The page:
3. DNA bacteriophages lyse the host cell by using a two component lytic system consisting of two proteins, holin and lysin. Holins are small proteins without any known enzymatic function other than controlling the timing of lysis and to form pore in the cytoplasmic membrane of the host. These pores allow lysin to access the peptidoglycan layer of the host cell. Lysins are proteins with one of several muralytic activities, responsible for the destruction of the peptidoglycan.
The destruction of peptidoglycan plays an important role in the infection of the bacteriophage. When the bacteriophage infects a host bacterium, the lysin of the bacteriophage digests the cell wall of the host from the outside. Then, the phage injects its genome into the host bacterial cell. A lot of lysins that have been found are obtained from bacteriophages that infect mesophiles. However, very few lysins are obtained from thermophilic bacteriophage. The thermophilic bacteriophages from deep-sea hydrothermal vents will greatly improve the study and understanding of the lysis mechanism of bacteriphages under thermophilic conditions.
In a recent study, a lysin-encoding gene was cloned from a deep-sea thermophilic bacteriophage Geobacillus virus E2, GVE2. After recombination and expression of the lysin gene in E. coli the GVE2 lysin was purified. The lysin was highly active when enzyme inhibitors or detergents were present but was strongly inhibited by sodium dodecyl sulfate and ethylene di-amine tetra-acetic acid. The lysin’s enzymatic activity was also slightly stimulated by Na+ and Li+ but slightly inhibited by metal ions like Mg2+, Ba2+, Zn2+, Fe3+, Ca2+, and Mn2+. This study was the first time the characterization of lysin was obtained from deep-sea thermophilic bacteriophage. This can open up bacteriophage lysins as possible antimicrobial agents against gram-positive bacteria. There is also potential for the use of lysins as a prophylaxis and treatment of bacterial pathogens. Since peptidoglycan is not found in eukaryotic cells, lysins can be expected to be well tolerated by humans. This opens up opportunities for research to use lysin as antimicrobial agents in protecting plants and crops and even in food (Ye, Ting and Zhang, Xiaobo).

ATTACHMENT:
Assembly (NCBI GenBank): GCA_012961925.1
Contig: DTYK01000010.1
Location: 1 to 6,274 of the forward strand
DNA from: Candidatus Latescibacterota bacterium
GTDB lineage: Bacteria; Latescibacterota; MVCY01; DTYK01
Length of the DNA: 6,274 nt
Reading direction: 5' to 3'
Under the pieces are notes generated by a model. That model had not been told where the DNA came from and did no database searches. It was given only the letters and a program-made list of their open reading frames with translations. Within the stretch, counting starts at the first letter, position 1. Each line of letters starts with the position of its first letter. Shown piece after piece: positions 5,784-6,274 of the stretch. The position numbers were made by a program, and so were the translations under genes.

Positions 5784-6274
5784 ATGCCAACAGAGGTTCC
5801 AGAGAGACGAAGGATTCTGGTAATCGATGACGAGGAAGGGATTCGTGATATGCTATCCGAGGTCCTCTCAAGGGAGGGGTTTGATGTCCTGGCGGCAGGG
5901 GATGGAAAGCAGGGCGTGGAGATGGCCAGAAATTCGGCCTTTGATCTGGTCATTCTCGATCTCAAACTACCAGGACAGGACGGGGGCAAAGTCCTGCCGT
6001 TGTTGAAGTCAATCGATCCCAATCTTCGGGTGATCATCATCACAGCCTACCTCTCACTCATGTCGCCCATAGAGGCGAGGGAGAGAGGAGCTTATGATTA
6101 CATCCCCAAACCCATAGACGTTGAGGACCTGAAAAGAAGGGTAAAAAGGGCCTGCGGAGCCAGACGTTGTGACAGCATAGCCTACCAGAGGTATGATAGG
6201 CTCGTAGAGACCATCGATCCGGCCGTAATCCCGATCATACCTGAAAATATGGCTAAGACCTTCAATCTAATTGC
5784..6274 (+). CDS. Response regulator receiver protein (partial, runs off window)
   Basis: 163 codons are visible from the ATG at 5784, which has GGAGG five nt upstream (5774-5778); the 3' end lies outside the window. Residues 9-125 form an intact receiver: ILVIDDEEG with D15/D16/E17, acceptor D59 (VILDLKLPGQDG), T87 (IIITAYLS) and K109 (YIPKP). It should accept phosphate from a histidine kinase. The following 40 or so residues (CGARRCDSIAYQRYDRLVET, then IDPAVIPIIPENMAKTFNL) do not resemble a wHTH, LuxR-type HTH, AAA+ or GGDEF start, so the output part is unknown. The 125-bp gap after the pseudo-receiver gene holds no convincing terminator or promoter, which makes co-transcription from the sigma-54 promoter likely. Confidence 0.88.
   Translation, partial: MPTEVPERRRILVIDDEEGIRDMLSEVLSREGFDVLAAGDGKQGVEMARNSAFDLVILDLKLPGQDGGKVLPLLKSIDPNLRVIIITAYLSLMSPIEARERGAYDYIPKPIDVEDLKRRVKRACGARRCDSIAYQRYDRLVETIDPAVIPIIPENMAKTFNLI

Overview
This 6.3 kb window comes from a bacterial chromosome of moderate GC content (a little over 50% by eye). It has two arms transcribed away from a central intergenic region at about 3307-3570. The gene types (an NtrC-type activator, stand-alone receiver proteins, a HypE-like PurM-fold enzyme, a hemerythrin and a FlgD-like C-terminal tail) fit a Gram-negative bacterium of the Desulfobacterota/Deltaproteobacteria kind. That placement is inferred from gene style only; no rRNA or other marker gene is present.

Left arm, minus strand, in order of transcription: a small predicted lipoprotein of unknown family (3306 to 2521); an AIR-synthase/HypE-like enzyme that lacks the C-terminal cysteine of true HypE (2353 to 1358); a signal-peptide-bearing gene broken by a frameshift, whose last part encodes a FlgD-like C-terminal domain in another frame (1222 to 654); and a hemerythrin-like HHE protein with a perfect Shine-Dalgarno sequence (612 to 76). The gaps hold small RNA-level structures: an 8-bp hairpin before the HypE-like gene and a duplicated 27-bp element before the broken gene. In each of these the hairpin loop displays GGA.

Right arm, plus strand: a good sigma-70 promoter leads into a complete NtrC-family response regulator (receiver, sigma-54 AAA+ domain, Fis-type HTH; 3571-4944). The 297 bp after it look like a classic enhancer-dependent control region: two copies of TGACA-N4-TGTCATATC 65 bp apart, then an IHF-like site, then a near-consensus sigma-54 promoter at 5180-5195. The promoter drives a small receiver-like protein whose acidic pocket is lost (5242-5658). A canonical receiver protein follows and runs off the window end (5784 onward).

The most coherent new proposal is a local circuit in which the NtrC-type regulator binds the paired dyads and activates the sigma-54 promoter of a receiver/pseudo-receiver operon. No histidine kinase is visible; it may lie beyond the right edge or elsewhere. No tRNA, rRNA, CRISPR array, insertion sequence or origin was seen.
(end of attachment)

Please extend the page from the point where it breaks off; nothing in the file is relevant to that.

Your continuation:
4. Proteobacteria are a phylum within the bacteria domain. Based on the 16S rRNA sequences, the proteobacteria are split into 5 subgroups: alpha (α), beta (β), gamma (γ), delta (δ), and epsilon (ε). Within the ε group, there are non-pathogenic, chemolithoautotrophic, symbiotic ε-Proteobacteria that live within the deep sea vent ecosystem, and there are pathogenic ε-Proteobacteria such as Helicobacter and Campylobacter species that infect humans and animals. Based on rRNA gene trees, the ε-Proteobacteria diverged before the pathogenic ε-Proteobacteria, which means that by looking at the genomes of the deep-sea vent proteobacteria, light may be shed on how certain pathogenic ε-Proteobacteria came to be.